Today is the Fourth Sunday of Easter, a day commonly called “Good Shepherd Sunday” because of the phrase from today’s collect which calls Jesus “the good shepherd” of God’s people and prays that “when we hear his voice we may know him who calls us each by name, and follow where he leads.” In today’s Gospel, Jesus tells us: “I am the good shepherd. I know my own and my own know me, just as the Father knows me and I know the Father.” [John 10.14] To be a Christian one must come to terms with this metaphor in all of its implications. Jesus tells us that he is our shepherd and we his sheep. We need guidance; we need direction. But to need guidance and direction is not, contrary to what Babe’s sheepdog’s mother says, to be inferior. How do we hear this comparison of us to sheep in all its fullness without forgetting that we, like sheep, have both limitations and dignity, too?

That comparison which Jesus made was not new:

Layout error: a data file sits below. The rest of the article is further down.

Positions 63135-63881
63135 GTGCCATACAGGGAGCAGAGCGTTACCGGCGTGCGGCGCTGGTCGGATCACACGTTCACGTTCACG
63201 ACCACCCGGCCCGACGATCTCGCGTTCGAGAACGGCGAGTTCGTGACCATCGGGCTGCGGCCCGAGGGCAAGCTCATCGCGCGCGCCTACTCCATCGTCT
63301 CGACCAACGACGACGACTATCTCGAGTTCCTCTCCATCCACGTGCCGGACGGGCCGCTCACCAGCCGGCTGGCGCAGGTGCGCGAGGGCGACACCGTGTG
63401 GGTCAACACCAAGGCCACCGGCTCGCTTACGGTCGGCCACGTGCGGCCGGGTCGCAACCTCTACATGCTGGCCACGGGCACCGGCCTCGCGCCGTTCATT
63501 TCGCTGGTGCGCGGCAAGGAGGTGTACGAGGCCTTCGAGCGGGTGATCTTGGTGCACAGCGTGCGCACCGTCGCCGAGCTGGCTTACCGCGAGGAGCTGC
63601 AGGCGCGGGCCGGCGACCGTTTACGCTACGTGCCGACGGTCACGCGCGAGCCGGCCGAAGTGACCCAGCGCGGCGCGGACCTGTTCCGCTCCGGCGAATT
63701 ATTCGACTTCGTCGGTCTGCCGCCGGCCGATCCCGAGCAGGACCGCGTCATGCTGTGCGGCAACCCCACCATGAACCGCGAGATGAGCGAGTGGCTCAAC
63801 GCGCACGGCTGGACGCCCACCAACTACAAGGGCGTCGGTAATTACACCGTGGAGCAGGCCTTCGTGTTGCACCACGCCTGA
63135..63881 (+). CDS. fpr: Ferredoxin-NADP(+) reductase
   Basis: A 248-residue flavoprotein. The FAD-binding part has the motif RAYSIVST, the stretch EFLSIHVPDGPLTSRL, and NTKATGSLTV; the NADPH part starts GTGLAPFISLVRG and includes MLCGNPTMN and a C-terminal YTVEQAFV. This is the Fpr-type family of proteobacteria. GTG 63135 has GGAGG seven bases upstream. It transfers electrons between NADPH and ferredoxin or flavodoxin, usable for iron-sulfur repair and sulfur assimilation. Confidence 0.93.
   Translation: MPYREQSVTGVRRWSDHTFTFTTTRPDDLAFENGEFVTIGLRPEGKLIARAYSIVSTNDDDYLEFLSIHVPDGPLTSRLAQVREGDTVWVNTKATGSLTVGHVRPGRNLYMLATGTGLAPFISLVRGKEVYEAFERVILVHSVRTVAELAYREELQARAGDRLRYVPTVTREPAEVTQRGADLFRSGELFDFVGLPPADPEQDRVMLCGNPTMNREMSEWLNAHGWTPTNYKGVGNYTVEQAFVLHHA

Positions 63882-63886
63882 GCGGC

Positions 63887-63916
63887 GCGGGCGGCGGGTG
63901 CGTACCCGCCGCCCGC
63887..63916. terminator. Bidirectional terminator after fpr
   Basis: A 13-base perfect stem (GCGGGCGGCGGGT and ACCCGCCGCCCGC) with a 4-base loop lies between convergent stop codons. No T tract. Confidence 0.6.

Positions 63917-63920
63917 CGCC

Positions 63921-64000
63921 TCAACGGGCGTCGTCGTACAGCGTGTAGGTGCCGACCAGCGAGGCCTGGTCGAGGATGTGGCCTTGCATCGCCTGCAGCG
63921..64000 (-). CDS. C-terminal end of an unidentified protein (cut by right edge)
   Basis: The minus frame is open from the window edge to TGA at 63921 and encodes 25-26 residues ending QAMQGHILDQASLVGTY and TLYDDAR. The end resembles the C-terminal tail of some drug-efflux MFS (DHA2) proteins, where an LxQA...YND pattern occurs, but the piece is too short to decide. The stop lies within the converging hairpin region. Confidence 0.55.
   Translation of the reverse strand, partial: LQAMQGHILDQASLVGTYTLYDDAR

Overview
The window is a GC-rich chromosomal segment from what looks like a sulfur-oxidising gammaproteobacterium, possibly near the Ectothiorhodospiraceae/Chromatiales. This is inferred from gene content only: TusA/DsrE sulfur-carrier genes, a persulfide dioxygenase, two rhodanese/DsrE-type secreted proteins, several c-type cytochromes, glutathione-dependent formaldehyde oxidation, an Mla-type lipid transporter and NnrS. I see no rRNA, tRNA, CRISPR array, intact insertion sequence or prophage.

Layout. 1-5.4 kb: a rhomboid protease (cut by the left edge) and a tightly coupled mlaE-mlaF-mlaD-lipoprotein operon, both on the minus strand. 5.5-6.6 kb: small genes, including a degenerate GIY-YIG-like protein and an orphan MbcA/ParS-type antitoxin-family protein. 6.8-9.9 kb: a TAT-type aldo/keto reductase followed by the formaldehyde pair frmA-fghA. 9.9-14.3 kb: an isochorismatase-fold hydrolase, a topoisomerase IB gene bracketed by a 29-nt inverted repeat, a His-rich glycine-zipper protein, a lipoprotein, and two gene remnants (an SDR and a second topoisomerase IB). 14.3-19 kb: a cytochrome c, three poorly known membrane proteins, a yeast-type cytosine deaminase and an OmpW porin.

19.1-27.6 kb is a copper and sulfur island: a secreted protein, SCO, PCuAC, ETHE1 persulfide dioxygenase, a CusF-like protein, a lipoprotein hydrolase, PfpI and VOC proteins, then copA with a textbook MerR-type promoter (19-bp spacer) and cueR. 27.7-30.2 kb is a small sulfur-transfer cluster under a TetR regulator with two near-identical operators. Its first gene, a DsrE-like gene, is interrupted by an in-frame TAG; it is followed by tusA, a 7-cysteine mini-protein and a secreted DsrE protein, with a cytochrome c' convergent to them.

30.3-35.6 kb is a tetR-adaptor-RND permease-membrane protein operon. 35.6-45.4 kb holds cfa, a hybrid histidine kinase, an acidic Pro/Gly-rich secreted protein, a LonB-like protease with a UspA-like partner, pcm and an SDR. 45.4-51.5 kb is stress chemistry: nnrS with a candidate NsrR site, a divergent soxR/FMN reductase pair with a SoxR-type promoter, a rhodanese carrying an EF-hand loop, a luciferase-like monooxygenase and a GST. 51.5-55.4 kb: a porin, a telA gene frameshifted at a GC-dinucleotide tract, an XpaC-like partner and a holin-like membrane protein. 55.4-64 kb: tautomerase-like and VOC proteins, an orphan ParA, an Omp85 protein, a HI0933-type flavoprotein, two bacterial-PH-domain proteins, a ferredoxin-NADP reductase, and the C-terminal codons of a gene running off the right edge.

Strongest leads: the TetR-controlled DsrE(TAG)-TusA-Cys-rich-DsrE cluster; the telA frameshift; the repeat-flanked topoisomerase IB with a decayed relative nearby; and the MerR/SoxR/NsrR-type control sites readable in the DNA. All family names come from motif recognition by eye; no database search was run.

All we like sheep have gone astray;
we have turned everyone to his own way,
and the Lord has laid on him the iniquity of us all. [Isaiah 53.6]

That’s the Servant Song from Isaiah; and our Psalm for today, the familiar 23rd Psalm, begins by proclaiming, “The Lord is my shepherd.” Israel turned to sheep as a human metaphor because they saw in sheep some observable aspects of human behavior. They saw that sheep do not always know or do what is in their best interest. They saw that sheep flourish more in an ordered community than they do in a wild free for all. When looking at shepherds and sheep, Israel’s prophets saw an image of the human condition. We think we’re individuals and that we know what is best for us. But the actual facts are otherwise. We achieve our fulfillment not alone but in community. We flourish as part of something bigger than we are. And we need guides, mentors, friends, companions to help us navigate away from life’s thickets and cliffs.